All 4 books by Edward Tufte now in
paperback editions, $100 for all 4
Visual Display of Quantitative Information
Beautiful EvidencePaper/printing = original clothbound books.
Only available through ET's Graphics Press:
catalog + shopping cart
All 4 clothbound books, autographed by the author $180
catalog + shopping cart
Edward Tufte e-books
Immediate download to any computer:
Visual and Statistical Thinking $5
The Cognitive Style of Powerpoint $5
Seeing Around + Feynman Diagrams $5
Data Analysis for Politics and Policy $9catalog + shopping cart
Edward Tufte one-day course,
Presenting Data and Information
Chicago, September 23
Chicago IL, September 24
Minneapolis MN, September 26
Brooklyn, October 31
Brooklyn, November 1, 4, 5
San Jose, December 16, 17
San Francisco, December 18, 19
See Martin Hardee Tufte story: AnswerBook for an account of the problem.
Excessively hierarchical organization of information is sometimes explained by Conway's Law: "Any organization which designs a system . . . will inevitably produce a design whose structure is a copy of the organization's communication structure." So user guides represent Conway's Law squared, a system for understanding a system; a PP user's guide, the Law cubed.
I should have referenced Conway's Law to my client.
-- Edward Tufte
Indeed. And the other drawback of hierarchical organisation is that you can only present the structure from one viewpoint. In other words, if your subject matter has regional content (for example) plus seasonal content do you organise your hierarchy first into Americas, Asia, EMEA and then each chapter into Spring, Summer, Autumn, Winter. It would be equally valid to do it the other way round (season first then region). Neither is useful unless the reader knows what to expect.
The depth of the hierarchy generally reflects the number of dimensions in play. The authors will often find the same sub-headings repeated in many different chapters.
With online material we have other options: to present all dimensions as options with equal weight (a Season radio button and a Region radio button), or for a more general solution we could simply enable search and have a Google-style interface to the material.
If the search is backed up by a genuinely useful index that reflects the many variations allowed by the content's language (do I search for Fall or Autumn for example) then this solution is often usable.
What can help enormously is to allow the content to be tagged by its consumers. Then the index becomes more useful over time as people find the text they are looking for and flag it using a term that is meaningful to them. This technique contains a positive feedback mechanism that eventually takes account of common spelling mistakes and other "errors" simply by leveraging the fact that previous readers have made the same mistakes.
People are experimenting with "tag clouds" and other devices for portraying this information. It will be intersting to see what standards emerge over time.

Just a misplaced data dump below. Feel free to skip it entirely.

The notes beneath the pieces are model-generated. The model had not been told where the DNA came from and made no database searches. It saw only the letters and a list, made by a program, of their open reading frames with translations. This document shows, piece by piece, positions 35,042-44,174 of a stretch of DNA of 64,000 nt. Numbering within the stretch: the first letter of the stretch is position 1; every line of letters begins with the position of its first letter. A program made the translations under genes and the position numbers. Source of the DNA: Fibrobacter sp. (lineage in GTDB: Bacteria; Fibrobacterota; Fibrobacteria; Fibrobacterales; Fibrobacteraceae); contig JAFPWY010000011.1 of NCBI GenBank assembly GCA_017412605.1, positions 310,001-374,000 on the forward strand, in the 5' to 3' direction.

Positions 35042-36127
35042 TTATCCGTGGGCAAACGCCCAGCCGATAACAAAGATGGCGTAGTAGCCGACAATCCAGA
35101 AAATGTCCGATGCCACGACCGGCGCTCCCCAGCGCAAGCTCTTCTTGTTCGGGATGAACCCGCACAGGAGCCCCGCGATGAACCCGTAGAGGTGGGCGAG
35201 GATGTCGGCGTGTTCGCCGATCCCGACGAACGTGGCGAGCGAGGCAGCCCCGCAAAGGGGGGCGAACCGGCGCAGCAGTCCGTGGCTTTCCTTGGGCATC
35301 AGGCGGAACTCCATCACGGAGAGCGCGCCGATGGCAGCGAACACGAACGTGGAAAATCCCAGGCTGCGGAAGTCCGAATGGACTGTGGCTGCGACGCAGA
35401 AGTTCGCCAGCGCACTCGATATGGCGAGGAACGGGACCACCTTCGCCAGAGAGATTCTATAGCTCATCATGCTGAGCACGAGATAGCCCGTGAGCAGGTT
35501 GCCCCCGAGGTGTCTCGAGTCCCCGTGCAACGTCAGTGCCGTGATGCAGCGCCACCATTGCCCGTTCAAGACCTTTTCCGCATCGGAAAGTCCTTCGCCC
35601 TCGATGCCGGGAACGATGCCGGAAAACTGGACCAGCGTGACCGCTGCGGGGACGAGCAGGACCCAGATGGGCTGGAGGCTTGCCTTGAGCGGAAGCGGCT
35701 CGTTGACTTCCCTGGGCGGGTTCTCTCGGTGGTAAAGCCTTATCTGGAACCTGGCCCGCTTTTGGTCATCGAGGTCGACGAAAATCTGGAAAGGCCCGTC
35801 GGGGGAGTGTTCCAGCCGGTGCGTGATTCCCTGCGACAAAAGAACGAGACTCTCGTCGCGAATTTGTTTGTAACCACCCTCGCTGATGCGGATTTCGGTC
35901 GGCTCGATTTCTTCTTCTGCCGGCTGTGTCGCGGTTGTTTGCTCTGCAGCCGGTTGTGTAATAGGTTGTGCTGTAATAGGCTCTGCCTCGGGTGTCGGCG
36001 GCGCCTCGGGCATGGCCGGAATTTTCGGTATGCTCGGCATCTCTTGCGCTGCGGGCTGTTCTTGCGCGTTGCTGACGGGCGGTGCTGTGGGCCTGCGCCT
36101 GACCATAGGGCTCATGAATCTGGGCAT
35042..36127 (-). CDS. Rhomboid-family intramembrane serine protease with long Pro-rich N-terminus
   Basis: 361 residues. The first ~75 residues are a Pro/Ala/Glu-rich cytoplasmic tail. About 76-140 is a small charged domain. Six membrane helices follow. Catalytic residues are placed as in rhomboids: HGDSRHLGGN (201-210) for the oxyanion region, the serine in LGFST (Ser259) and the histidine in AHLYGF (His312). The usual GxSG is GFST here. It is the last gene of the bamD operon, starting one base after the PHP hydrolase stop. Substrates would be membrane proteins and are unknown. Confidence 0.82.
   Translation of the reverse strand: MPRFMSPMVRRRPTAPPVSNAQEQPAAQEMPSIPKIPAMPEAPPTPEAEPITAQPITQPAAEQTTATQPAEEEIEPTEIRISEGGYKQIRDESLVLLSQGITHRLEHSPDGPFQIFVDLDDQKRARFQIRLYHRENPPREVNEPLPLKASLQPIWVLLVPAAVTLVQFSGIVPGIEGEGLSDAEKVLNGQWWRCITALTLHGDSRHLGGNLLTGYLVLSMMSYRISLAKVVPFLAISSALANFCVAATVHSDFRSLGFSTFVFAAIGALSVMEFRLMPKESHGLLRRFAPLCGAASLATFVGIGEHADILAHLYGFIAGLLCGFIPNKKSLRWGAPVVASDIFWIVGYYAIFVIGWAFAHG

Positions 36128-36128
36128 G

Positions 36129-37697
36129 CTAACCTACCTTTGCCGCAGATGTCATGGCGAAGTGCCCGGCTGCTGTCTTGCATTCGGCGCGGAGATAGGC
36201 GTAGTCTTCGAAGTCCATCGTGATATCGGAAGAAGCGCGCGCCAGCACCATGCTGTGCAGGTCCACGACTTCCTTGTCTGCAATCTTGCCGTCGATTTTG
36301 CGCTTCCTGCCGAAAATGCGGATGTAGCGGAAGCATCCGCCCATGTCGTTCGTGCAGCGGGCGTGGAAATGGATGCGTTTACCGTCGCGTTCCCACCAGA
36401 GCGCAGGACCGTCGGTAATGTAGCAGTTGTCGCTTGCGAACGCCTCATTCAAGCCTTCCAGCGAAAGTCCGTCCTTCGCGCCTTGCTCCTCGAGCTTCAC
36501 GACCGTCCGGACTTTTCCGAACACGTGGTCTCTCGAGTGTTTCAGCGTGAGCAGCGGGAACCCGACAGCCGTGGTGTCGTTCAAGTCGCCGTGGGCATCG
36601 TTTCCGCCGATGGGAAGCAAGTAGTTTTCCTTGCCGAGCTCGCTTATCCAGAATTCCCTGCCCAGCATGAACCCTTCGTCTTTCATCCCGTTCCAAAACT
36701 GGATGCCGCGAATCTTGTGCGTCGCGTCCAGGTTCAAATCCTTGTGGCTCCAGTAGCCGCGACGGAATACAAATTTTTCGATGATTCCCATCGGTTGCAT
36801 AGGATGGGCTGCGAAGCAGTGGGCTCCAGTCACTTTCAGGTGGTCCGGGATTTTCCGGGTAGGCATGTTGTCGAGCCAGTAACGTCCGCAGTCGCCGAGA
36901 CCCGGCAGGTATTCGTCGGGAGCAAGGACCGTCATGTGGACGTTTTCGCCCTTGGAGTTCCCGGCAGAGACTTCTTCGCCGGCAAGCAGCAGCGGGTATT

-- Dominic Sayers (email)
"And the other drawback of hierarchical organisation is that you can only present the structure from one viewpoint."
While I'll admit that this is a drawback, one must keep in mind that all information is hierarchical in one way or another. Without links between random facts, we have no method to expand our understanding of a subject. We can't learn about new species of cats, for example, without grouping together what we all know, and adding to it.
Hierarchies cannot be dismissed entirely. Organization depends on it. Sentences and paragraphs form a low level hierarchy that seems to be absent in this conversation. Although too many levels of organization confuse the reader/user, a certain level is necessary to present information in a clear manner. Defining the correct level is the true goal of the presenter, and I believe that may change depending on the audience, and type of information.
I'm not trying to claim that Dominic, or anyone else, is suggesting we do away with hierarchies altogether. But neither do I agree that allowing the reader to redefine the author's hierarchies is a good thing. Good writing should be looked upon as presenting an argument. Sometimes the argument is straight-forward (i.e, testing was conducted in a defined manner and the result are within predefined parameters), and many times it is not (pick any political argument). The organizational scheme of the document can influence the effectiveness of the rhetoric, for instance, allowing an unwary user to take the test methodology out of context, and thereby attempting to invalidate the data.
-- Mike Rossiter (email)
Hierarchies do have their uses. They are a useful meta-index to large collections of related but individually self-contained articles or pieces of information. Good examples are the statutes or laws of a nation or region, an encyclopedia, a linnean guide to species and a library. All of these have hierarchical structures which provide a means to find relevant information.
However these are essentially reference works - i.e. you know what information you need (that you don't have) and you need to find it quickly. Users guides introduce you to many things you don't know (and don't know that you don't know) and excessive hierarchical organisation just gets in the way of reading and understanding the guide as a whole. There are drawbacks to less headings however and that is it's difficult to find things again because you have fewer guidelines to find them - indexes are not as good in these days of automation and are rarely good for figures and diagrams (what ever happened to the old fashioned table of figures). So for books to be read and understood, hierarchy = poor to bad; for reference works and collections, hierarchy = OK to good.
-- John Walker (email)
I'm looking for examples of websites with good hierarchies. Here is one:
Can anyone recommend any others?
-- Michael Cusack (email)